Nvidia is breaking into the handheld console market with a new gaming system called the Shield. Announced Sunday at CES in Las Vegas, the Shield is equipped with the also newly announced Tegra 4 processor and plays Android games or will stream games from home PCs equipped with a GeForce graphics card.
The Shield is a clamshell design with a PS3/Xbox 360-hybrid controller on the bottom featuring a D-pad, two analog stick, four face buttons, two triggers and two bumper buttons. The top portion of the handheld sports a 5" retina display that is capable of 720p video and also doubles as a multi-touch touchscreen.
The handheld also features a HDMI out port on the back that allows owners to hook it up directly to a TV or monitor. Nvidia claims that the Shield is capable of pushing 4K resolution video to external displays thanks to the Tegra 4 processor and its custom 72-core GeForce GPU. It also comes with a micro-SD card expansion slot and a 33Wh battery that runs five to ten hours while gaming or 24 hours playing HD movies or TV shows.
While the Shield comes with the Jellybean version of Android, the most interesting feature is the ability to stream PC games to the controller. Users will be able to play the games directly on the controller or output them to the TV. This includes support for Steam thanks to the recent release of the service's Big Picture mode which makes navigating with a controller easier.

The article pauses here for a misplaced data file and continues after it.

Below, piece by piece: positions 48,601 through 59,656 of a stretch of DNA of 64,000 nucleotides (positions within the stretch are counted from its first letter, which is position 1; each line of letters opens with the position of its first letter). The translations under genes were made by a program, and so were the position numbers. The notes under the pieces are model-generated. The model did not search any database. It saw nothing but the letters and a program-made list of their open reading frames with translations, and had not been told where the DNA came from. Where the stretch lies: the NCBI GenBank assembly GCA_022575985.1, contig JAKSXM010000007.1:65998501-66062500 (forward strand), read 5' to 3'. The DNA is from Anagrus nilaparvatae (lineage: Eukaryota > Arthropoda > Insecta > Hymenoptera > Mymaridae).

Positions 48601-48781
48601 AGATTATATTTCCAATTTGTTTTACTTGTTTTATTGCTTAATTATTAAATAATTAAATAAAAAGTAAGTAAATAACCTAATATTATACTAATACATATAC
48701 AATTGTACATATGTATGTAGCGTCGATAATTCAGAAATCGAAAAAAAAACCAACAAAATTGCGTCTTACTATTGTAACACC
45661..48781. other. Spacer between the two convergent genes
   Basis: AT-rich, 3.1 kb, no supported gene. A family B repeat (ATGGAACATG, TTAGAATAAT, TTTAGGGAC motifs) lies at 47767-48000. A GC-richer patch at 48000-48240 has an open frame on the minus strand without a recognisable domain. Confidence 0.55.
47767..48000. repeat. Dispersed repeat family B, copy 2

Nvidia also announced a new Grid Cloud Gaming platform that the Shield will also be able to connect with.
The Shield is expected to launch in the second quarter of 2013 but a price was not mentioned by Nvidia. The company is already claiming support from publishers and developers such as Ubisoft, Epic Games, Madfinger Games, OneQ Soft, Ravn Studio AS, Recoil Games and Tick Tock Games.
Via: Press Release, Nvidia